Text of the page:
Text: Sara Arguijo
Photos: Remedios Malvarez
Jueves Flamencos – Cajasol
March 5th 2015 – Seville
Dance, choreography and director: Toni el Pelao and La Uchi. Cante: José Anillo, Pepe el Bocadillo. Guitar: Juan Serrano, Miguel Manzano. Series: Jueves Flamencos de Cajasol Lugar: Sala Chicarreros. Thursday, March 5th. Attendance: Three quarters full
Tense calm. Dancing of their own invention which decided to take its time face to face with a process of industrial wheels turning, although the pieces weren't an exact fit. This is what Toni “El Pelao” and “La Uchi” defended in the Seville series Jueves Flamencos de Cajasol. No more and no less than what they've been doing all their lives, since long before this way of dancing became nearly extinct.
In other words, El Pelao's movements have nothing to do with what we see in current flamenco. His way of understanding “pure flamenco” remains intact in a concept in which the importance of the artist was only in his or her capacity to believe in it, and transmit it to the audience. Always looking for one's personality in the subtleties, and in the attitude.
Far from artifice or master classes in virtuosity, this man from Madrid places his bets on classic flamenco dance, understood as respect for the pose, the portrait. The extreme care taken in the wardrobe, the positioning of the body and the specific treatment required by each form.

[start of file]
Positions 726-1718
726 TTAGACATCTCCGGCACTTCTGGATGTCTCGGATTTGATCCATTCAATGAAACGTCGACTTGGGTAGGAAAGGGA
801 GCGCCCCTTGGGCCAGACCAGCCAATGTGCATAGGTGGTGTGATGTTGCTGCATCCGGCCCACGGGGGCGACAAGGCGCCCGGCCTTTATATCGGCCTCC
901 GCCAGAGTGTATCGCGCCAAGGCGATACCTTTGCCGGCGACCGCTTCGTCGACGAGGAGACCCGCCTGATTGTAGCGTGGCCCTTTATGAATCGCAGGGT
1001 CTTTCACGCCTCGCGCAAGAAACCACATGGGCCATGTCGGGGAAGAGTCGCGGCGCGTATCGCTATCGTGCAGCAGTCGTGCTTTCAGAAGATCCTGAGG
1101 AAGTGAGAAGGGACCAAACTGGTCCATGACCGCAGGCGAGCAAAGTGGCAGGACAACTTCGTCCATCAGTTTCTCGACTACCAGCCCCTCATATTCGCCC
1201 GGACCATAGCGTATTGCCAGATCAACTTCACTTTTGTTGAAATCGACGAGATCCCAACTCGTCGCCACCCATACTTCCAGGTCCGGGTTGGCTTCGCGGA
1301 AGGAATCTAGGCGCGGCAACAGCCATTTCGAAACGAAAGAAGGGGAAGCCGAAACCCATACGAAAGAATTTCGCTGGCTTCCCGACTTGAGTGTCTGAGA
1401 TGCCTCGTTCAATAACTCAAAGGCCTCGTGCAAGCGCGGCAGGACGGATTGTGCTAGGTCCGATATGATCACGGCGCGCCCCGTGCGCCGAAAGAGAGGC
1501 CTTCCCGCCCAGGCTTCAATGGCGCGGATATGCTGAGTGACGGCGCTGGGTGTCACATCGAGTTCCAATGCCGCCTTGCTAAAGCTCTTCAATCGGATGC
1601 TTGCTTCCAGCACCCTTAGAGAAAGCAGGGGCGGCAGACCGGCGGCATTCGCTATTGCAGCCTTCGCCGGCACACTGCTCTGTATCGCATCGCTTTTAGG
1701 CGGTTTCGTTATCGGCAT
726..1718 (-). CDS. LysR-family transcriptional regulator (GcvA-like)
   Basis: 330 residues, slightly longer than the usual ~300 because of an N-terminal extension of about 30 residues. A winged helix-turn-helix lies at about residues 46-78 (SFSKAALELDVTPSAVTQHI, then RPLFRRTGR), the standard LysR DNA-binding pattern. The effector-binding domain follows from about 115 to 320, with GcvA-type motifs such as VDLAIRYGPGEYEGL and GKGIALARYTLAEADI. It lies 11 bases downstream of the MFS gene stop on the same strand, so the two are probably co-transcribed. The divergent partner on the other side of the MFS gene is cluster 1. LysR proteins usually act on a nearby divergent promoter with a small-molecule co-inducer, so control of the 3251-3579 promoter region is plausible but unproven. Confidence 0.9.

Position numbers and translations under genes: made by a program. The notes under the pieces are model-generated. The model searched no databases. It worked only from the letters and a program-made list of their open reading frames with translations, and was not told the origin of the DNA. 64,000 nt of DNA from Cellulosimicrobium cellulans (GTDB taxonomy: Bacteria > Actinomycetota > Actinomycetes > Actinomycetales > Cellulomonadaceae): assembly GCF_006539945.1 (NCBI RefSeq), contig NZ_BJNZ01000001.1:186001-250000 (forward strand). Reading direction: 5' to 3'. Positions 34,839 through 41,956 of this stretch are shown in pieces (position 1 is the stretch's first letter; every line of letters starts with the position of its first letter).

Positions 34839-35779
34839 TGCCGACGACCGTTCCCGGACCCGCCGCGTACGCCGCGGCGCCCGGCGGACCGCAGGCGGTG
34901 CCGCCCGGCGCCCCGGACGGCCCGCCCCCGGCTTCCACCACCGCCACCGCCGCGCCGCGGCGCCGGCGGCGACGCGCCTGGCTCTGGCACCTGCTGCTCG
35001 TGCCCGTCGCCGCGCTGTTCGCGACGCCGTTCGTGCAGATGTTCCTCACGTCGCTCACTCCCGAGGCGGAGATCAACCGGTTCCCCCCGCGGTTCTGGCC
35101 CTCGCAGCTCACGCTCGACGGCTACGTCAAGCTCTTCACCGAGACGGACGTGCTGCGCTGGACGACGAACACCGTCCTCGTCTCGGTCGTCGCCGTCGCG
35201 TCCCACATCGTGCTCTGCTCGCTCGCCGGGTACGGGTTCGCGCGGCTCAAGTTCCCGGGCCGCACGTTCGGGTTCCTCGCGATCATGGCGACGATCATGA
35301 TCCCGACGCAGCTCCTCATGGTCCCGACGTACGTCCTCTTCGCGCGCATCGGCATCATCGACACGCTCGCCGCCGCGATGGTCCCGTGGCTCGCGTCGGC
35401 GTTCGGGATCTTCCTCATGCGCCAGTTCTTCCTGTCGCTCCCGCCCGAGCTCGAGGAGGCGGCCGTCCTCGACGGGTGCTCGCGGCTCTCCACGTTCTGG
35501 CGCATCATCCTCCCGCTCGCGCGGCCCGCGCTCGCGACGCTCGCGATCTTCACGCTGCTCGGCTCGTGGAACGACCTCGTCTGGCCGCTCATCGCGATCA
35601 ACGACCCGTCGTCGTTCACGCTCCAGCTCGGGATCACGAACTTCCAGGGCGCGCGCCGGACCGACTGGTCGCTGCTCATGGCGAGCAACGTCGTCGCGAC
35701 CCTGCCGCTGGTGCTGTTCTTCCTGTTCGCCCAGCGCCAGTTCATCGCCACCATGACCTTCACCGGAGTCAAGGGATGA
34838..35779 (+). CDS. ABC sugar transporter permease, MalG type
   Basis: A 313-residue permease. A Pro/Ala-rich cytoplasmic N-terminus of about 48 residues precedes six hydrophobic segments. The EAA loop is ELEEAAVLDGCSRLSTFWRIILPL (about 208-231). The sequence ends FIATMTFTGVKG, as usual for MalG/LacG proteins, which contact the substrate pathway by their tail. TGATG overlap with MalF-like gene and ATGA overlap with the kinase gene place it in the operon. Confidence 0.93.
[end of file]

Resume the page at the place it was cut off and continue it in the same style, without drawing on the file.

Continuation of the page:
His farruca – they say it was invented by his family, and it was his uncle Antonio Manzano Heredia “El Gato” who first taught it to Antonio Gades himself – is an example of how you can dance and express emotion from the waist up. Likewise in La Uchi's alegrías where the audience was taken aback by the drama in each of her movements, and the way she proudly strolled around the stage.
And together as well, this veteran couple takes us back to a past the younger generation did not live through, of suitcases with mothballs for touring throughout the world. A period postcard with face curls included, as surprising as unusual. Perhaps in these frenetic times we've had to give up time, and it's even hard to come to a stop in the static aesthetic of this multi-screen era. But one thing is true, sometimes we need to remember that the essential element in flamenco dance is art.